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Full-Year Continuing Appropriations Act, 2011

Floor Speech

Location: Washington, DC


Mr. QUIGLEY. Mr. Chairman, my amendment would reduce research and development spending at the Department of Defense by 10 percent. First inclination, we all know research and development is a good thing, but not when it begets wasteful spending. The continuing resolution before us makes deep cuts in non-defense discretionary spending. If we are truly serious about reducing our long-term deficits, we must look at the whole picture--and that picture includes defense.

Non-defense discretionary comprises approximately 15 percent of Federal spending. Meanwhile, defense spending comprises 20 percent of Federal spending. We cannot ignore one-fifth of the budget. As Admiral Mike Mullen, Chairman of the Joint Chiefs of Staff has said, ``Our national debt is our biggest national security threat.''

My amendment would cut a modest 10 percent from the Department of Defense's research and development budget. DOD's R&D spending has experienced more spending growth since 2001 than any other major DOD appropriation category. DOD's research, development, testing and evaluation budget has increased 63 percent over the last 10 years, rising from $49.2 billion in FY 2001 to $80.2 billion in FY 2010. This is 33 percent more than the Cold War peak in real terms, even though today we face no traditional adversary comparable to the Soviet Union. Further, in FY 2009, R&D spending exceeded China's entire defense budget, the world's second largest, by $10.5 billion.

Surely as we look for places to balance the budget and in light of the vast superiority of our R&D budget, we can afford to reduce spending by 10 percent.

A number of fiscal commissions and watchdog groups agree that DOD research and development should be cut and proposed a number of proposals to reduce this development. The Sustainable Defense Task Force, a panel of defense experts from across the political spectrum, recently recommended requiring DOD to set its priorities and reduce R&D spending by $5 billion per year over 10 years. Additionally, the Cato Institute and the Task Force for a Unified Security Budget agree research and development could be significantly improved without harming security in order to achieve savings.

The Fiscal Commission and the Bipartisan Policy Center have also put forward proposals to reduce research and development costs. The Fiscal Commission proposes reducing DOD's R&D budget by 10 percent, for a savings of $7 billion in 2015. They pointed out this reduction would leave DOD at a level above the peak of the Reagan years in real dollars.

The Fiscal Commission cites several ongoing projects that could be reduced or even canceled in order to reduce R&D costs. These programs include the Marine Corps version of the F-35, which has been put on a 2-year probation period by Secretary Gates for continued technical problems, cost overruns, and delays.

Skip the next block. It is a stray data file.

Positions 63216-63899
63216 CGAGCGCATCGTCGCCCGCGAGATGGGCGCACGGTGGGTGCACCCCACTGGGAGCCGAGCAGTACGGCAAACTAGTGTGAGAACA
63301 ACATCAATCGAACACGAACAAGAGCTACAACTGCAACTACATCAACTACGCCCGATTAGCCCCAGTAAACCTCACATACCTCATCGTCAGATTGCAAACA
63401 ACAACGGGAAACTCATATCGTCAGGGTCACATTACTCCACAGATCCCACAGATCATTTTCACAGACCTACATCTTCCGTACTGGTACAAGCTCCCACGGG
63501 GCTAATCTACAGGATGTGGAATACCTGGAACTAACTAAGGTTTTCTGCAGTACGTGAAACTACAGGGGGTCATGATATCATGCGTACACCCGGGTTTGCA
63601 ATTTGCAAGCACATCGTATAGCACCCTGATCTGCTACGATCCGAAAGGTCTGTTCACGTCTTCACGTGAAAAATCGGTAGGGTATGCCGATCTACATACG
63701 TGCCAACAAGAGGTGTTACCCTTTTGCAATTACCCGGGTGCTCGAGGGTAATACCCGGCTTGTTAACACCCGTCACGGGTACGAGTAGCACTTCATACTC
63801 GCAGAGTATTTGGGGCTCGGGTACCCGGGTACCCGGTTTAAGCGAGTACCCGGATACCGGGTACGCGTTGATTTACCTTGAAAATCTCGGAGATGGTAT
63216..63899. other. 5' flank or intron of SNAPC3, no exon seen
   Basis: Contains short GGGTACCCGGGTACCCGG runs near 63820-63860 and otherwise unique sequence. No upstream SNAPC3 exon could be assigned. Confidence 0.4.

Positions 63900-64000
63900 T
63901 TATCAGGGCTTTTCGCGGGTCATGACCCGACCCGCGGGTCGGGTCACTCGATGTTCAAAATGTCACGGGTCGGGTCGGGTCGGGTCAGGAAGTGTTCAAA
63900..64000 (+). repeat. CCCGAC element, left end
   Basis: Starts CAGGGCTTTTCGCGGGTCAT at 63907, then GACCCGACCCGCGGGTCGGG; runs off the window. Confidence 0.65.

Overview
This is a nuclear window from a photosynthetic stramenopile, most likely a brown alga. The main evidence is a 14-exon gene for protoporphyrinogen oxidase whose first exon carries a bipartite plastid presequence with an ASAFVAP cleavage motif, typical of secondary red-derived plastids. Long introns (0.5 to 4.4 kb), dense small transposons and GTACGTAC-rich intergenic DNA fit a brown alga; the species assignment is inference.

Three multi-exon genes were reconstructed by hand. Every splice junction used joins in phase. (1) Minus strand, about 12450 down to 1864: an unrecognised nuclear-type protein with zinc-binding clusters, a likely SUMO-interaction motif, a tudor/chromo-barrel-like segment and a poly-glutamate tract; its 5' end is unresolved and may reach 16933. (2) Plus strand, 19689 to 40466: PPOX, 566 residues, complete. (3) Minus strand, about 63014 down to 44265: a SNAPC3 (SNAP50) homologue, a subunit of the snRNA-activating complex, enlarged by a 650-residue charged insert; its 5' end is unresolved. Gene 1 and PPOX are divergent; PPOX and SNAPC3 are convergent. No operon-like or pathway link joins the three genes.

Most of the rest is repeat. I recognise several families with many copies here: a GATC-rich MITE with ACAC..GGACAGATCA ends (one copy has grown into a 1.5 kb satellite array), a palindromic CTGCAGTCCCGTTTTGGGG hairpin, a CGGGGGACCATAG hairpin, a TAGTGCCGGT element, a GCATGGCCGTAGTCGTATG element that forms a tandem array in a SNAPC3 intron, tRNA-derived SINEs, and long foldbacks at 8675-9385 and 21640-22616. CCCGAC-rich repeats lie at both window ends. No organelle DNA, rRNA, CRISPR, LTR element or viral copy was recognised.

The Bipartisan Policy Center offers a similar plan, calling for reduced funding of R&D proportional to the reduction size of forces, or 18.5 percent. Reduction in R&D would be possible, argues the Bipartisan Policy Center, as we withdraw from Iraq and Afghanistan and reduce our forces abroad. Such a reduction in R&D will impose greater discipline in research investments while continuing to budget significantly more resources than any other country's R&D. A cut in our defense R&D is also enabled by new security threats we face.

Secretary Gates has called for a reorientation of our national security strategy, with a greater focus on counterinsurgency warfare rather than traditional warfare. This reorientation calls for investment in intelligence gathering, devices to sense improvised explosive devices, and investments in lower cost machines such as drones, and will allow us to move away from the more expensive development of major weapons systems.

We must reduce our deficit and we must reduce our spending, but in doing so we must put everything on the table and cut anywhere where waste exists.

Mr. Chairman, there is a universe of thought that less government is best and that government can do almost nothing right. That thought ends at the Department of Defense. There are those who believe they can do no wrong. They have the Department of Defense blinders on, which blind them from the fact that if we are going to make these cuts and we are going to face the very real threats that this debt and deficits will create for us, we have to cut across all lines.

I yield back.


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